updated 06/01/2001 AT 01:00 AM EDT
•originally published 06/01/2001 AT 01:00 AM EDT
At Chicago's Leg Room bar, thanks to a special arrangement with HBO, patrons were invited to screen last season's episodes on Thursdays—three nights before they aired nationally. "You couldn't even move," says Alina Suarez, a 25-year-old physical therapist who bears enough of a resemblance to actress Kristin Davis to have won third place in the bar's Sex and the City lookalike contest. "They had food, lots of martinis, even Sex and the City candy bars with the show's logo on the wrappers."
In Houston, Edith Sorenson, 39, a freelance writer, had a champagne-laced buffet in her book-filled bungalow to mark last season's cataclysmic wedding episode. "One friend brought a lovely bridal bouquet tied with a silver ribbon. It held the place of honor on top of the TV set for the evening," she says. And in Miami, "we're obsessed," admits Julie Anne Seaga, 32, a divorced decorative painter who holds her own Sunday-night TV dinners with five single friends at her apartment. Taking a cue from the show's quartet of cocktail-swilling stars, Seaga enlivens the festivities with rounds of Sex and the City-style cosmopolitans (traditionally a mix of vodka, triple sec and cranberry and lime juice) and plenty of sushi. "We're dating, we're out there, there's a lot to talk about," explains Seaga. "We get together to watch the show because we have so much in common with it."
It is easy to see why the show attracts 11.1 million viewers each week—a notable achievement on the cable landscape. Single women in the U.S. now number 43 million, or more than 40 percent of adult females—up from about 30 percent in 1960. What's more, a study released last summer found that nearly 60 percent of unmarried women own their own homes. And an increasing number are choosing to raise children solo, either via adoption or artificial insemination.
Like pop-cultural lightning in a designer-fragrance bottle, the Sex girls have captured this cultural phenomenon and immortalized it, landing on the cover of TIME last year with the provocative question "Who Needs a Husband?" Refusing to settle for mediocre men, fed up with subpar sex, today's unmarried women—like those on Sex and the City—are champions of choosiness, still eager to find true love but unwilling to relax their standards.
"The show is not a documentary, but these women exist," says creator Darren Star. "They're different versions of women I have as friends. Though they're looking for fulfilling relationships, marriage isn't the ultimate answer. They're not looking for validation in another person. They're finding it within themselves and through their friendships with each other."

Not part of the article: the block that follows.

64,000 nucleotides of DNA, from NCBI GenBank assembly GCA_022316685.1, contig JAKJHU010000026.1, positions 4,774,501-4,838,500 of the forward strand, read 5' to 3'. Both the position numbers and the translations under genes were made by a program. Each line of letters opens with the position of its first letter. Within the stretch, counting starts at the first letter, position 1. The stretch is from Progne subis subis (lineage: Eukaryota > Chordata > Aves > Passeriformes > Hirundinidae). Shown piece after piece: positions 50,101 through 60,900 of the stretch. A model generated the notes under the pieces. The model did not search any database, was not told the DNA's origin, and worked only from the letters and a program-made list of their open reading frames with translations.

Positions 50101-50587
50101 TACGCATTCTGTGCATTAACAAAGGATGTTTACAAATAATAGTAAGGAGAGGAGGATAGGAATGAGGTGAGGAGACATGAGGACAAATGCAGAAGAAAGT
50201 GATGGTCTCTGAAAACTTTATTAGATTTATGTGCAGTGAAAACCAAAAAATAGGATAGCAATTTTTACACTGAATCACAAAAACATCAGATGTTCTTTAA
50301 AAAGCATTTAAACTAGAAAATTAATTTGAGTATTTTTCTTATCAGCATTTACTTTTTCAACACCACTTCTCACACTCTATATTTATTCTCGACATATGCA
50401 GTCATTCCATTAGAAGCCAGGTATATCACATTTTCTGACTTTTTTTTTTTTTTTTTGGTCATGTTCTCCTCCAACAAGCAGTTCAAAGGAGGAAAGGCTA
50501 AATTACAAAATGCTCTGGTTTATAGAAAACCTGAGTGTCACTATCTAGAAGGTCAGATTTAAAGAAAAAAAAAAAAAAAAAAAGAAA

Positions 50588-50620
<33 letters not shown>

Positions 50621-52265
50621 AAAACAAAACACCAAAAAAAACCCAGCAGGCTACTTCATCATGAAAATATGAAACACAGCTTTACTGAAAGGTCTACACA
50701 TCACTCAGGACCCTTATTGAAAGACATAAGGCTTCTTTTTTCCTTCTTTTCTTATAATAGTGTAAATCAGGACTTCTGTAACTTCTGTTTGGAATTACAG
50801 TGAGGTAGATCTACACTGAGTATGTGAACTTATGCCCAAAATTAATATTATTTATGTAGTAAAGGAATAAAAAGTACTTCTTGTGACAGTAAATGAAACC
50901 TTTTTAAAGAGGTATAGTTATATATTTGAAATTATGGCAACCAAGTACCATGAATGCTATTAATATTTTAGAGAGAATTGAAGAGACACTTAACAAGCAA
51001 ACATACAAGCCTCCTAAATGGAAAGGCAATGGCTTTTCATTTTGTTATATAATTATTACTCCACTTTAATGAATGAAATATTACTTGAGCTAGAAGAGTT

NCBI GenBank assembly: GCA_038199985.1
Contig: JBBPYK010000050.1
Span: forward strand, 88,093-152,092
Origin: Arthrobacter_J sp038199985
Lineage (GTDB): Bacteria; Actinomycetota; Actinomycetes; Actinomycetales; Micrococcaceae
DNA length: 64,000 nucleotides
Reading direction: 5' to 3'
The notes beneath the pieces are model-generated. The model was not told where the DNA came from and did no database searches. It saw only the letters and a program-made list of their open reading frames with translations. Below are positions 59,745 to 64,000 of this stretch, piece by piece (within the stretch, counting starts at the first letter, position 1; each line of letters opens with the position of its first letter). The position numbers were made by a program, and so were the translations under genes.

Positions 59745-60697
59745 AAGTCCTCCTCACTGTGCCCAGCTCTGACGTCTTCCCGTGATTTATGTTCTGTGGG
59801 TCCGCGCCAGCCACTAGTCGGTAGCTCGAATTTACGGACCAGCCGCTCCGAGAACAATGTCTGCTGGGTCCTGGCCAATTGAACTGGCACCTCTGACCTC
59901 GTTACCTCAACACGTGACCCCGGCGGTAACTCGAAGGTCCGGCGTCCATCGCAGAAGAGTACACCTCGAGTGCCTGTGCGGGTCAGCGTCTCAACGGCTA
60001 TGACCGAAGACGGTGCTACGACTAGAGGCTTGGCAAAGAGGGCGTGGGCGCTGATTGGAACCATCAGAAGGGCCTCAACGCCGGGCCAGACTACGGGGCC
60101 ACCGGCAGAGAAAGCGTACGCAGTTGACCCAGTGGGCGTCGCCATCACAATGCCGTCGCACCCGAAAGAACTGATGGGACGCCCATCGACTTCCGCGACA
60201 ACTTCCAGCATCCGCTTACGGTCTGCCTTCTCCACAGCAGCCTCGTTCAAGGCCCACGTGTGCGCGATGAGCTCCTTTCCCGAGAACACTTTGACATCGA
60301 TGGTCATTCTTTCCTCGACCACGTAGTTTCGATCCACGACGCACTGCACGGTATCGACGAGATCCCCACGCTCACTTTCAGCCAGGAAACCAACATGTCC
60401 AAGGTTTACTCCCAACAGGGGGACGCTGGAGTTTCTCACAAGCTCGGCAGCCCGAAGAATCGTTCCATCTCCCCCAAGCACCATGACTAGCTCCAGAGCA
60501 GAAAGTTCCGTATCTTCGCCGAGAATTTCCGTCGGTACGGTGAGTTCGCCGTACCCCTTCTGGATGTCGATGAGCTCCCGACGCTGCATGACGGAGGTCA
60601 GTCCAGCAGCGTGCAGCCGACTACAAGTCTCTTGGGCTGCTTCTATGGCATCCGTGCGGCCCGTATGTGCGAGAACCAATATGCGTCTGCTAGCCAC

Alternately independent and insecure, the show's four heroines represent a contrasting mix of archetypes. There's Carrie Bradshaw (Sarah Jessica Parker), a sex columnist for a New York City newspaper stuck in a doomed relationship with alpha male Mr. Big (Chris Noth); Miranda Hobbes (Cynthia Nixon), a cynical, successful lawyer who doesn't really believe she deserves it all; Charlotte York (Kristin Davis), a demure art dealer desperate for the perfect husband; and Samantha Jones (Kim Cattrall), an id-driven public relations exec who indulges her every whim without regret.
Beyond its sociological relevance, Sex and the City—the brainchild of writer Candace Bushnell, whose 1990s New York Observer column of the same name inspired the show—owes its enormous popularity to something else entirely: It's fun. Brimming with high-gloss fashion, wink-wink in-jokes and enough frank bedroom talk—and action—to make even Hugh Hefner blush, "it's kind of a personal indulgence for women—like our football," reasons Pamela Niedzwiadek, 24, a payroll clerk from Bethesda, Md., who hasn't missed an episode. Adds Allston Kendall, 28, a senior consultant at Ernst & Young in Atlanta: "Not that I plan to live the same lifestyle, or treat sex so casually, but I do envy the characters' ability to float from relationship to relationship and bed to bed." On the other hand, she notes, "the characters are human. They have jobs, they strive to succeed, and they are loyal friends and want to have serious relationships, but they are not perfect."
Which is exactly what makes them so appealing. Last season, says former Leg Room manager Shawn Krutsinger, the bar's Sex and the City parties were Chicago's hottest ticket: "We had a line going for two blocks," he says. "It was like we were giving out free makeup or something."
Natasha Stoynoff in New York City, Trine Tsouderos in Chicago, Gabrielle Cosgriff in Houston, Linda Trischitta in Miami, Jill Westfall in Atlanta and Jen Chaney in Washington, D.C.